How do I hide my private API keys in/for my webOS - Enyo based apps?

My development has basically come to a halt because of this issue.

Since webOS Enyo (as well as Mojo) is coded in Javascript, any user can plug their device in and easily view my source code. So obviously I can't just stick my keys in there. Even if they are encrypted, my app would have to include the mechanism for decrypting them to make any use of them. I'm looking to hide my private web service API keys (mainly OAuth Twitter, Facebook, Google, etc.) and maybe my AWS private keys.

So far the answers I found have stated that you can't secure anything like a private API key in Javascript. But all of those discussions have been dealing with web applications which have easy alternatives to using Javascript. webOS apps don't really have a pretty alternative to coding simple apps in Javascript.

The only path I see possible is to create a proxy that all of my API calls would pass through. Is that the only feasible or ideal option? If it is, would node.js do the trick for me here?

Any leads, resources, examples, tips, etc. would be greatly appreciated. I feel like the answer should be starring me in the face since so many apps connect to these services nowadays, but I have had no leads. Thanks.

  • Welcome to SO. You can update your own question by editing it. You can vote for questions (upvote or downvote) and if you get the answer that satisfies your needs and answers your question, you can mark it as an answer – Eugene Mayevski 'Allied Bits Jul 16 '11 at 7:44

No application of any kind that has client-side private keys like this (other than one that is entirely server-wide) is safe from prying eyes. This is true of a compiled C++ app for Windows too. If the application is going to use the private keys directly, then they're in the code or available to the code. Prying eyes can find them. Yes, Javascript might make the code a little more accessible, but this not a problem that's new to webOS or Javascript apps. If Enyo was a PC/Mac cross platform tool, wouldn't you have the same issue with your Twitter keys?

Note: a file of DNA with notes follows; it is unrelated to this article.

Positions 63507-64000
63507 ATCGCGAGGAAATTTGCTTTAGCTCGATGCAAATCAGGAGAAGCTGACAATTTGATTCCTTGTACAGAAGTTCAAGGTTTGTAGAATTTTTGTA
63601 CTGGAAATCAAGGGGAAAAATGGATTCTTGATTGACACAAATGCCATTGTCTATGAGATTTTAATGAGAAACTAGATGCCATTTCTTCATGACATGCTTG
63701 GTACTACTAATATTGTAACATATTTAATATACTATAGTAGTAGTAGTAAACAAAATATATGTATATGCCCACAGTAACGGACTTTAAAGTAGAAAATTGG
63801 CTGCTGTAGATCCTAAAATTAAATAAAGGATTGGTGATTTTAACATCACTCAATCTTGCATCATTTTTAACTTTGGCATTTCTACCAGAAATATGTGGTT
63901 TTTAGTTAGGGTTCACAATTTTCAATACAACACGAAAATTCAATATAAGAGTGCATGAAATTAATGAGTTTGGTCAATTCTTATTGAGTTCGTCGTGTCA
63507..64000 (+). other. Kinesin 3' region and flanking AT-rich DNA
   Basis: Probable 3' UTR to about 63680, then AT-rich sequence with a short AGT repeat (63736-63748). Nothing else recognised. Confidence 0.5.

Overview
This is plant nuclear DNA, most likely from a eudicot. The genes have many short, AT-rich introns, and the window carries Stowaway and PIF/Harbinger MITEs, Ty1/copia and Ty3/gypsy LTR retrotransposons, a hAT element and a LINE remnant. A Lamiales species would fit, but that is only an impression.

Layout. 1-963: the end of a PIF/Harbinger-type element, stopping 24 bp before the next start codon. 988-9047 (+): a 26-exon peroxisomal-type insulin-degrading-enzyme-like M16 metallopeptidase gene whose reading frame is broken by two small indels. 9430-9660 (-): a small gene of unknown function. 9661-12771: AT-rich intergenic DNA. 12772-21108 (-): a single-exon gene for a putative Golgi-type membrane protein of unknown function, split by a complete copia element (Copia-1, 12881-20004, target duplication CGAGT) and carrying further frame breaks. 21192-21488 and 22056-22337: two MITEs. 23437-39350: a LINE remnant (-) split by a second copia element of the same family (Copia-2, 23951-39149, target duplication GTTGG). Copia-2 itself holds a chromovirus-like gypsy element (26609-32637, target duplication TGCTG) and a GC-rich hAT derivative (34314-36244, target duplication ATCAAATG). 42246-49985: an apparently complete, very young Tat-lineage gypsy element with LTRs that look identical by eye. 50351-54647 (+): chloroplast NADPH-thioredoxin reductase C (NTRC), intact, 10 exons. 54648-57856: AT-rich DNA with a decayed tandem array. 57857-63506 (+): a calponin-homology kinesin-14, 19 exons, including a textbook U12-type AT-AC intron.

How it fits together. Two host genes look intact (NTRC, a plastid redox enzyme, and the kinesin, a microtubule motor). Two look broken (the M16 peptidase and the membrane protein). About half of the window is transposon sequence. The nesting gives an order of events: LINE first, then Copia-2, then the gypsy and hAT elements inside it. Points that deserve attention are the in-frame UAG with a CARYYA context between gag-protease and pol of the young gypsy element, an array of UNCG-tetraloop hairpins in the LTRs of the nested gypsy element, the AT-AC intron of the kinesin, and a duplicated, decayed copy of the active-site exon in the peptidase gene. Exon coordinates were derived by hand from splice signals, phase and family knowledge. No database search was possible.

Usually, what is done is the keys are put in some sort of storage mechanism at install time. On a PC, that might be the registry or some config file. Does webOS have an install mechanism? It looks like they have HTML5-type storage - can you store them in there at install time. They won't be hack-proof (nor would they be on any other platform), but they also won't be lying in your Javascript code either.

The other solution to this is to require your developers to get their own keys to public services like Twitter rather than everyone using your own. That keeps you from risking your whole platform when there's one bad customer.

If I've misunderstood your situation, feel free to clarify and help me understand better.

  • There is no install mechanism for webOS. However, starting with webOS 2.0 a KeyManager service was introduced. According to the forums, you can e-mail the Palm (HP webOS) team to encrypt something (like a key) to include with your app. I will most likely go with a proxy service for now because I can use it for some additional cool functionality (see the other answer below). I'll probably also use this KeyManager eventually. Thanks for your help! – Dexter Jul 17 '11 at 23:15

My feeling is that having a proxy is a great idea. The proxy gives you additional benefits of adding user authentication and other functionality without changing the client side.


Take a look at the Key Manager service, which you can use to store your keys without having to code them into your JS files.

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